Friday 6 January 2023

Other Love Songs: The songs of Stephen Hough at Wigmore Hall with James Newby, Nicky Spence, Jess Dandy, Ailish Tynan

Stephen Hough, Alisdair Hogarth, James Newby, Nicky Spence, Jess Dandy, Ailish Tynan at Wigmore Hall (taken from live stream)
Stephen Hough, Alisdair Hogarth, James Newby, Nicky Spence, Jess Dandy, Ailish Tynan at Wigmore Hall (taken from live stream)

As a composer, Stephen Hough's work has perhaps not gained the spotlight the way his work as a performer has, but I have long been aware of Hough's impressive parallel career. On Monday 2 January 2023, there was a chance to really explore Hough the composer as Wigmore Hall brought together five of Hough's song cycles, including the premiere of Songs of Love and Loss. A fine quartet of singers took part, Jess Dandy (standing in at short notice for Ema Nikolovska), Ailish Tynan, James Newby and Nicky Spence. Hough himself accompanied, and was joined at the piano by Alisdair Hogarth for Other Love Songs which was written as a pendant to Brahms Liebesliederwalzer.

The song cycles spanned a significant period of time from Herbeslieder of 2007 to Songs of Love and Loss and Lady Antonia's Songs from 2021. All displayed clear elements of Hough's style. Complex piano writing, for a start, with the piano as a highly expressive partner to the voice. Influences seemed to range widely, but 20th-century European composers loomed large, along with that of Britten (another British composer with Continental roots). But Hough has a way of putting on style as an expressive device; the voice was always his, but the manner changed, whether this was early 20th-century European writing for his Rilke settings in Herbstlieder, or evoking jazz or Noel Coward in other places. And Britten's example of bringing complexity to the cabaret style seemed to have been well-learned too.

His choice of poets was wide-ranging and eclectic. Herbstlieder set Rilke (in German). Lady Antonia's Songs set poetry by Lady Antonia Fraser. Dappled Things combined poetry by Gerard Manley Hopkins and Oscar Wilde. Songs of Love and Loss used poetry by W.B.Yeats and three of Hough's friends, Andrew Ball, Tom Vaughan, Jonathan Galassi, plus Hough's own words. Other Love Songs mixesdClaude McKay, Hildegard of Bingen, Langston Hughes, Laurence Hope, A.E. Housman, the Bible and the Latin liturgy.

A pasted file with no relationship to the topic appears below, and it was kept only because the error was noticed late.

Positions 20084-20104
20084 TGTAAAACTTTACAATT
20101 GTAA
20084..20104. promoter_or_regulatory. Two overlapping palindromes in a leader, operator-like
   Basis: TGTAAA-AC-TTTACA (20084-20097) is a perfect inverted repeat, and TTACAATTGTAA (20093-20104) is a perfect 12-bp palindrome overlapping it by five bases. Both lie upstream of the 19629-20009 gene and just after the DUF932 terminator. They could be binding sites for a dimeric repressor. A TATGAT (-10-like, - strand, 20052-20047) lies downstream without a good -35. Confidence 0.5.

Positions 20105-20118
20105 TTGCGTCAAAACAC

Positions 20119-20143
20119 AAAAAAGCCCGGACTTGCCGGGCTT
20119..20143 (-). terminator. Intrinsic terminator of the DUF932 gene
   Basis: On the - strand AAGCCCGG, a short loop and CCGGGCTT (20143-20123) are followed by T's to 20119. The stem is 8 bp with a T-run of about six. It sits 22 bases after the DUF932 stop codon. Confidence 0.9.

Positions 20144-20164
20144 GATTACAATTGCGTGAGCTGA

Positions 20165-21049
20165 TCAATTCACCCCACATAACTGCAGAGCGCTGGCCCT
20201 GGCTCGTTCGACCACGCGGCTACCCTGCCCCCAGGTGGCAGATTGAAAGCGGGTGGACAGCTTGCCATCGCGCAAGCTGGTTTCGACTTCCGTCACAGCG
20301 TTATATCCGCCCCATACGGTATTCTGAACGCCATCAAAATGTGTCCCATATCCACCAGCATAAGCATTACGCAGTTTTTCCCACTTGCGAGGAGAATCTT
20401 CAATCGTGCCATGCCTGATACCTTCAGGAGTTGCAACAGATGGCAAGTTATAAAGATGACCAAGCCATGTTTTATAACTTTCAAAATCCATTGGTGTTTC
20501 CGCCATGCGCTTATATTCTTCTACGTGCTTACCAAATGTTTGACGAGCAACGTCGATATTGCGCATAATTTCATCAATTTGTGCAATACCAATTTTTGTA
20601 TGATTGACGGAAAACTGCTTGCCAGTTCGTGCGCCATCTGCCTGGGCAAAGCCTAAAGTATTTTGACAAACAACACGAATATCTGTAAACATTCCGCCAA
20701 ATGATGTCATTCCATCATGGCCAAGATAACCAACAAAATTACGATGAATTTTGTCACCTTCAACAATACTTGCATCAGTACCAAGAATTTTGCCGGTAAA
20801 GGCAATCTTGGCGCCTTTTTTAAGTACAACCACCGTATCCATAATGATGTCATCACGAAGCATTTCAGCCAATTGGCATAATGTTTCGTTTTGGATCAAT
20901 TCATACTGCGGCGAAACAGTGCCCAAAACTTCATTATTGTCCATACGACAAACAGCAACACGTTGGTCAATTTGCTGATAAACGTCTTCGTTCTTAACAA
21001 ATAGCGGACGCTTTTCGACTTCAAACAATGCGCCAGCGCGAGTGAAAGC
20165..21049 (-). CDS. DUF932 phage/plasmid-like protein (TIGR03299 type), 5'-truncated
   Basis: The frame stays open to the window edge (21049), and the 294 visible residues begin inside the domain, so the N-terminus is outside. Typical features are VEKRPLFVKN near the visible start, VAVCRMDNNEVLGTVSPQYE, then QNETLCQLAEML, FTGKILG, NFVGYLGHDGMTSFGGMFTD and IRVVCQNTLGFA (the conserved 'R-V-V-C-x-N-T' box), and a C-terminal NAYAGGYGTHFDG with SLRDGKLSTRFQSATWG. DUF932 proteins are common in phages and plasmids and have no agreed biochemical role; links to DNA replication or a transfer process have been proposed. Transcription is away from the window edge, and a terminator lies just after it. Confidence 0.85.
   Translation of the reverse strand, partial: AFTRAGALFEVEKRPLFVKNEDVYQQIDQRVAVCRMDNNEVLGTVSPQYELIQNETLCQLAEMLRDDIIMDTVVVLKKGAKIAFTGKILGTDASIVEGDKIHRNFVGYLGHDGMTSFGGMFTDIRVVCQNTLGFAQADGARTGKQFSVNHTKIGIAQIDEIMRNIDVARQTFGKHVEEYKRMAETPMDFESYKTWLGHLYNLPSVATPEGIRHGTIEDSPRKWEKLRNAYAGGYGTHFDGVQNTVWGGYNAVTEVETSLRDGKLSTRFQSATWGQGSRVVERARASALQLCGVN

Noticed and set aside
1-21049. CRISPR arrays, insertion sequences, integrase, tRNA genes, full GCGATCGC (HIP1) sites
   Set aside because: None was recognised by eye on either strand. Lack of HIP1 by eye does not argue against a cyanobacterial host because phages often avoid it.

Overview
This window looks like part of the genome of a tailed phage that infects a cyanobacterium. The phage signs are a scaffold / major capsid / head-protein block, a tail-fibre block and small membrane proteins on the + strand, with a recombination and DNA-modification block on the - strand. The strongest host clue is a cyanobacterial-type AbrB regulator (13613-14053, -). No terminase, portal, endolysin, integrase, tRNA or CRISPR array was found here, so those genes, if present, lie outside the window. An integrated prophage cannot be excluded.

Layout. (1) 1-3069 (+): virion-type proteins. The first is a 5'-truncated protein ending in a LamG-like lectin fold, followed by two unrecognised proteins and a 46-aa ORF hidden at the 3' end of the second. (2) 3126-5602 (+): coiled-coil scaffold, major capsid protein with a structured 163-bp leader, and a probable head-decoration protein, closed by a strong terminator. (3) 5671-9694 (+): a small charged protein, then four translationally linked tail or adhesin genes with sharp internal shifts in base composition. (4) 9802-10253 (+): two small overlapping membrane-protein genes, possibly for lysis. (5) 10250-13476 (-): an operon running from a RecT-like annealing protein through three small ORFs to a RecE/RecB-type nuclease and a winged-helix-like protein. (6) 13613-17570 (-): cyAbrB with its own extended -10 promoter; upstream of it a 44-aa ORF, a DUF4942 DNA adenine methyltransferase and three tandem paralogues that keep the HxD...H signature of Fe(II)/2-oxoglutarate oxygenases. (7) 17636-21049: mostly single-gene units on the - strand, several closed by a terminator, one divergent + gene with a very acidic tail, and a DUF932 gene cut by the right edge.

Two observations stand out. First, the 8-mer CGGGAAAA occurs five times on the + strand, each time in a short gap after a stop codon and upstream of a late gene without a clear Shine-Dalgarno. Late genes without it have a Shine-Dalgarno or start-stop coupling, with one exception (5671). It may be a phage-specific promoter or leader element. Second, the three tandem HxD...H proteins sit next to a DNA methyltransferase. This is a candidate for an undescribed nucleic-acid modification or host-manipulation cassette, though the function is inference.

We began with Herbstlieder, settings of Rilke's poetry sung by Jess Dandy. Dark, rather expressionist, richly chromatic piano writing and plangent vocal lines built towards a bleak, intense experience that seemed to recall tonally complex European composers of the early to mid-20th century. Hough's writing throughout the evening was always singer friendly, expressive and tonal though complex, and he does not really write memorable tunes. Lady Antonia's Songs set four poems by Lady Antonia Fraser, here sung by Ailish Tynan. These four were very much about the words, the wry tone of the poet and Tynan really brought that out, relishing the cabaret element Hough introduced in one song, yet ending the cycle with a beautifully haunted sound world.

James Newby sang Dappled Things, a 2014 song-cycle that mixes highly serious, dark sonnets by Gerard Manley Hopkins with more skittish poetry by Oscar Wilde. The Wilde poems varied enormously, Requiescat being a tender poem about the poet's sister dying young, Easter Day about the pomp of a papal Easter ceremony and The Harlot's House, a strange parable of innocence corrupted. I have to confess that I did not really 'get' this cycle. It was superbly sung by James Newby, who seemed to identify strongly with each song. Yet, though impressed and sometimes moved by individual songs, I was not clear what the cycle built to, but then I have to confess to always having had a problem with Hopkins' poetry. Yet there is an unspoken link between the two, as both poets were struggling with suppressed homo-erotic impulses.